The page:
Wednesday, 9 May 2012

Sound...for now!

Well I wasn't expecting that.

The vet came out yesterday afternoon to reassess Echo. So far she has had three lots of shockwave treatment, two weeks apart, three lots of physio and two set of lateral extensions, as well as three weeks of long-reining and yoga. He watched her trot up on the concrete and felt along her back (where she is still quite sore). He then watched her lunge in the school and on the grass on both reins. She was rather excited to be on the lunge again after so long walking in straight lines so she had a bit of a buck and a charge around, but settled very quickly. And my goodness. The difference in her hindleg action is astounding. I had studied her movement so closely in the weeks leading up to first getting the vet out and yesterday she looked like a different horse. Whereas her hock action was jerky, with her snatching her hindlegs up each time - yesterday it was beautifully smooth.

He then watched her trot up on the concrete again and said that she was better after exercise than she was before, which apparently is a good thing. Her back soreness was also better after exercise, which, equally, is apparently a good thing.

The vet said that if I had called him out to assess her for the first time yesterday, he wouldn't have bothered nerve blocking her and would have said she's pretty much sound. When he first cam out, he said there was an obvious right-hind lameness and he could clearly see where he wanted to nerve block. So that's rather encouraging!

However, as the vet explained, we are not even half way there yet. She has shown as much improvement as we could ever have hoped for over the last 8 or 9 weeks - now he wants to see how she maintains that as she comes back into more work. He still doesn't want us to do any work in the arena, as he thinks that may well have contributed to her lameness originally; so we keep doing the straight line work, but he wants me to build her up to an hour of walk at least every other day, starting to introduce some trot after the first four or five weeks. I can vary this with long-reining and ridden work.

So we are back to the saddle fitting problems.

I don't want to ride her in the saddle I have until I am absolutely happy that it fits and is not going to make her sore. In the meantime, while we are still walking, I might ride her bareback - I have been long-reining her up and down a long paddock at the yard, so I may ride her bareback to begin with in there. I don't much fancy hacking out bareback, as she will undoubtedly spook...and I would either fall off or have to grip really hard - which doesn't exactly help!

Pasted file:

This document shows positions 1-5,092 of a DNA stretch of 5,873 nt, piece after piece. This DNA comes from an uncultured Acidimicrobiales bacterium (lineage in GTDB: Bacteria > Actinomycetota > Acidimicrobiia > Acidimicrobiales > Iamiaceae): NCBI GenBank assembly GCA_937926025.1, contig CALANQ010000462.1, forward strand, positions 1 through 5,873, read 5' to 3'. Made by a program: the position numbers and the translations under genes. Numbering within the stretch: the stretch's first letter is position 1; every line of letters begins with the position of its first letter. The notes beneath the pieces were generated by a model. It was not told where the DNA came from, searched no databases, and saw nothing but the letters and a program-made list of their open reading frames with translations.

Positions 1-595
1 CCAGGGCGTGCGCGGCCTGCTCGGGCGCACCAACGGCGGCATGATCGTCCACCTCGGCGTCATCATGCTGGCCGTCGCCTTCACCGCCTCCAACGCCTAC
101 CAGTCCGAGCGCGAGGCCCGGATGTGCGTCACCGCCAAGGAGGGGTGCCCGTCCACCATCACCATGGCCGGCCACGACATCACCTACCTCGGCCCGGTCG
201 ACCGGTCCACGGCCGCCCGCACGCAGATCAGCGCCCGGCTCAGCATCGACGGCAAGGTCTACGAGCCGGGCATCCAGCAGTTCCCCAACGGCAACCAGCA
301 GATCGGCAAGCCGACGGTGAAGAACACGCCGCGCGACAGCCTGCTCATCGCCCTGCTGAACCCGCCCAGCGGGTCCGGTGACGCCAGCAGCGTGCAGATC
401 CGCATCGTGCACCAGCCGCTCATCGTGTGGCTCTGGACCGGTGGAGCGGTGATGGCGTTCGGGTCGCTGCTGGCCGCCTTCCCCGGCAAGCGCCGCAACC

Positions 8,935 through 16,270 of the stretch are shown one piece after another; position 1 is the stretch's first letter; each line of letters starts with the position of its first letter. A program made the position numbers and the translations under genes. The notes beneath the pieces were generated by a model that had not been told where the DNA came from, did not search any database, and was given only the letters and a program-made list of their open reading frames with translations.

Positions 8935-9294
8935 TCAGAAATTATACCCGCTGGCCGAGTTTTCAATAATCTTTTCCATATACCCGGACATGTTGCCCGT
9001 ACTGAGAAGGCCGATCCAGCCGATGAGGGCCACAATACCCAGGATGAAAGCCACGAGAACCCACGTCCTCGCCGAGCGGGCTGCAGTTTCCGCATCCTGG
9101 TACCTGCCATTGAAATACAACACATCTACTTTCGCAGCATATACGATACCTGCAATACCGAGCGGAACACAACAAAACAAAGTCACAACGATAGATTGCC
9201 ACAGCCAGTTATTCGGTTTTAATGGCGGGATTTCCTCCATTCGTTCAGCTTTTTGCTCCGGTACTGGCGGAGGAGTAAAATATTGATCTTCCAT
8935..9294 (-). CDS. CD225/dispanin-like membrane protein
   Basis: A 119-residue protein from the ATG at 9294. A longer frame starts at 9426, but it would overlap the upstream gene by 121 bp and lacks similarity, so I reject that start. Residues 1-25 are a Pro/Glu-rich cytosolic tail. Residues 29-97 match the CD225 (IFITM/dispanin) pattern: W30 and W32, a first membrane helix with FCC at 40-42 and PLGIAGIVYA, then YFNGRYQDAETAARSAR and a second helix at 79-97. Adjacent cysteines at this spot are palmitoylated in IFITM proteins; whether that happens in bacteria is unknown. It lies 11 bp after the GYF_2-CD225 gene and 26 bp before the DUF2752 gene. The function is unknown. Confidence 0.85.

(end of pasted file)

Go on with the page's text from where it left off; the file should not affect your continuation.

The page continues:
I am going to try a new saddler that has been recommended. It's so difficult, because she is virtually impossible to fit a saddle to - her right shoulder is considerably smaller than her left and she has much more of a muscle atrophy behind her right wither, so saddles tend to twist, which is very uncomfortable for her. I am trying to get to the bottom of why this might be - I wouldn't be surprised if it is linked to the soreness she has in her right lumbar region too.

One thing that was quite interesting - I was asking the vet why he thought she had got this injury - cobs don't usually get hind suspensory injuries - it's much more common in big-moving dressage horses. I was trying to explore whether there might be anything in her pelvis or stifle causing her to load the suspensories. He said that her build of horse is designed to move with their hindlegs stuck out behind them, pulling themselves along. It's rare, he said, to find a horse of her type with movement like hers. She's also well schooled and will try to do what you ask of her, so if you ask her to sit back on her hindlegs like a dressage horses, she will try, even if it is not comfortable for her.

Just before I moved to Lincoln last year, I had several lessons with a dressage trainer who got Echo much more 'up' in front and sitting on her hind legs. I wonder whether this was too sudden a change - I was asking quite a lot more of her quite quickly. Perhaps that caused the suspensory problems...I don't know. I'm not sure what I think of what he said, because if I believe that entirely, it suggests that Echo will never be able to do dressage again, which would be sad. It's an interesting idea that some horses are more able mentally and in temperament, than they are physically to cope with the demands of what we ask them to do.